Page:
Sex and Drugs and Rock and Roll
Sex And Drugs And Rock And Roll / Razzle In My Pocket © 1977
Ian Dury’s 1977 punk anthem, Sex and Drugs and Rock and Roll seemed to confirm and champion risk behavior and the excesses of the Rock and Roll lifestyle. In fact, Dury explained in later liner notes that this song was misunderstood by listeners who focused only on the song’s title and chorus and ignored lyrics that clearly challenge and ridicule this way of life, …The wisdom of your ways, I've been there and I know Lots of other ways, what a jolly bad show If all you ever do is business you don't like…
There are numerous “anti-drug” songs that warn about the dangers and risks of substance abuse. Neil Young’s 1972 song The Needle and the Damage Done laments the heroin related death of Crazy Horse band member, Danny Whitten. The song lyrics provide a personal account of a close friend's struggle and eventual death as a result of heroin use, …I watched the needle take another man, gone, gone the damage done…
Lynyrd Skynyrd’s 1977 song, That Smell warns about the dangers of drug and alocohol use. Singer Ronnie Van Zant co-wrote this song after band member and guitarist Gary Rossington had an alcohol related accident. The song begins, Whiskey bottles, and brand new cars, oak tree you're in my way. There's too much coke, and too much smoke, look what's going on inside you…The smell of death surrounds you…
Red Hot Chili Pepper’s 1989
tribute song, Knock Me Down was
written by lead singer Anthony Kiedis in
response to the heroin overdose and death of RHCP guitarist Hillel Slovak on
Sting’s 1985 song, Children’s Crusade mourns the tremendous loss of young British lives during WWI. The repeated references to poppies in the song are an allusion to John McCrae’s classic WWI poem In Flander’s Field but also refer to the growing number of young opium addicts who gathered in England’s Soho district during the 1980’s. The song concludes, …Midnight in Soho Nineteen Eighty Four Fixing in doorways, opium slaves Poppies for young men, such bitter trade All of those young lives betrayed All for a Children’s Crusade.
No discussion of so called “drug” songs would be complete without a reference to Peter, Paul & Mary’s 1963 song, Puff, the Magic Dragon. Most likely among the top 10 of misunderstood song lyrics, many people are convinced the lyrics in this song are a coded reference to smoking marijuana. In fact, the song was adapted from a poem that was originally inspired by a Frederic Ogden Nash poem titled Custard the Dragon. The internet’s Urban Legends Reference Pages eliminates any confusion regarding the meaning of this song by providing quotes directly from Peter and Mary. Singer Mary Travers stated, …it is not about marijuana. Believe me, if he (Peter) wanted to write a song about marijuana, he would have written a song about marijuana. Co-writer Peter Yaro explains, … As the principal writer of the song, I can assure you it's a song about innocence lost…When 'Puff' was written, I was too innocent to know about drugs. What kind of a mean spirited SOB would write a children's song with a covert drug message? While the lyrics may not contain covert messages, several sources report that the title of this song has special meaning to members of our military, The phrase "Puff the Magic Dragon" is also American military slang for the AC-47 and AC-130 gunship airplanes used in Vietnam, so called because the planes' Gatling guns fired red tracers that gave the appearance of breathing fire.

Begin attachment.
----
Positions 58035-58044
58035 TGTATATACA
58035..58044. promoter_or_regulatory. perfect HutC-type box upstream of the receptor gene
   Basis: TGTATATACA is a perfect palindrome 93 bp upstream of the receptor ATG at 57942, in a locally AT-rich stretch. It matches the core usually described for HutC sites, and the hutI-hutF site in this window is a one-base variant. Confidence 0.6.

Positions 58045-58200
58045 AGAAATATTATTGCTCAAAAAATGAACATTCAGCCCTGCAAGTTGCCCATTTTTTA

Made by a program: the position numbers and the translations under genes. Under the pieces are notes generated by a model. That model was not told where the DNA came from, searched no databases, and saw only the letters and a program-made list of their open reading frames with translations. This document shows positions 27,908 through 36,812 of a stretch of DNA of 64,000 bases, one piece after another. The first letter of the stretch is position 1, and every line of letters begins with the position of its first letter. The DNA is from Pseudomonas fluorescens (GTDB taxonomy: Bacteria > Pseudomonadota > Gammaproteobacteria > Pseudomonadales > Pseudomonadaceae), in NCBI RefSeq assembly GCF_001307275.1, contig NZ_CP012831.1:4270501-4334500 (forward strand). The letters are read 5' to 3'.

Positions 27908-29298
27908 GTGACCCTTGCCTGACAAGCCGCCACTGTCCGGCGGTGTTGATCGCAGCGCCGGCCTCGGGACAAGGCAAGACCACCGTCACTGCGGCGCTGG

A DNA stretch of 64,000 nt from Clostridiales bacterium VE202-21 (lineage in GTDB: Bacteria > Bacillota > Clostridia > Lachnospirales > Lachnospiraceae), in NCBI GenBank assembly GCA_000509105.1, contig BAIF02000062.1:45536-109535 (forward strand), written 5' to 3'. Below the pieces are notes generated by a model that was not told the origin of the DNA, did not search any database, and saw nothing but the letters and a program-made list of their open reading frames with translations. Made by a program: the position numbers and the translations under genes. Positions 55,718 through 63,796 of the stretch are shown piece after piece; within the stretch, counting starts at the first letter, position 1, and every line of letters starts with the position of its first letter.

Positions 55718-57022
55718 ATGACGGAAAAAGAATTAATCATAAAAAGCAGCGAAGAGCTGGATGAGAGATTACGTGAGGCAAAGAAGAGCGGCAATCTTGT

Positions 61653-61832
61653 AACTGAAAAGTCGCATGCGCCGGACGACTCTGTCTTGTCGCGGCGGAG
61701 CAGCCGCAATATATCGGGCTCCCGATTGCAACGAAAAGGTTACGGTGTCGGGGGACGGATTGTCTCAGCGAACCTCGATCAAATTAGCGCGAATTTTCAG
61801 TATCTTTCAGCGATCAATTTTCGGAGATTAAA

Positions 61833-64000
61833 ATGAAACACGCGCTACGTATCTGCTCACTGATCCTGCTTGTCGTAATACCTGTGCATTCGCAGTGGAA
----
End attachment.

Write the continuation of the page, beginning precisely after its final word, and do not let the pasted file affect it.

Clearly, there are just as many negative songs that promote and glamorize drug use and other risk behaviors. These “pro-drug” songs are actually excellent teaching tools that will promote critical thinking when they are incorporated into a lesson or student presentation regarding the risks and dangers of drug use. It’s truly a memorable and powerful learning experience when a student plays a song in class then presents information that directly challenges and refutes the “pro-drug” images and negative messages conveyed in the lyrics.
With respect to drug use, old and young alike would do best to heed the advise of Shel Silverstein. His 1980 song, Baba Fats (The Perfect High) examines the futility of seeking a "higher" level of awareness through the use of natural or synthetic substances. The songwriter reminds listeners that emotional, spiritual, or physical well being must come from within. …Here's one more burnt-out soul, who's looking for some alchemist to turn his trip to gold. But you won't find it in no dealer's stash, or on no druggist's shelf. Son, if you would seek the perfect high -- find it in yourself...
Puff, the Magic
Dragon – Wikipedia
Puff – Urban Legends Reference Pages
Drugs and Rock and Roll – Wikipedia
Scar Tissue by Anthony Kiedis with Larry Sloman - Hyperion Books © 2004.
Music and Lyric Resources:
Referenced and Related Works:
Student’s visual interpretation of “The Needle and the Damage Done”
Student’s visual interpretation of “Under the Bridge”
Student’s visual interpretation of Grateful Dead’s “Casey Jones”
Student’s visual interpretation of Eric Clapton’s “Cocaine”
Student's Anti-Drug Poster Project incorporating Manowar's, "Courage"
Shel Silverstein’s “The Perfect High” (external link)
American Council for Drug Education (external link)
National Youth Anti-Drug Media Campaign (external link)
NCADI (external link)
National Institute On Drug Abuse (external link)
Do It Now! (external link)
MusiCares (external link)
Teen Drug Abuse (external link)
Join Together (external link)
YouTube – “Sex and Drugs and Rock and Roll” ( external link )
YouTube – “The Needle and the Damage Done” ( external link )
YouTube – “That Smell” ( external link )
YouTube – “Under the Bridge” ( external link )
YouTube – “Perfect High” ( external link )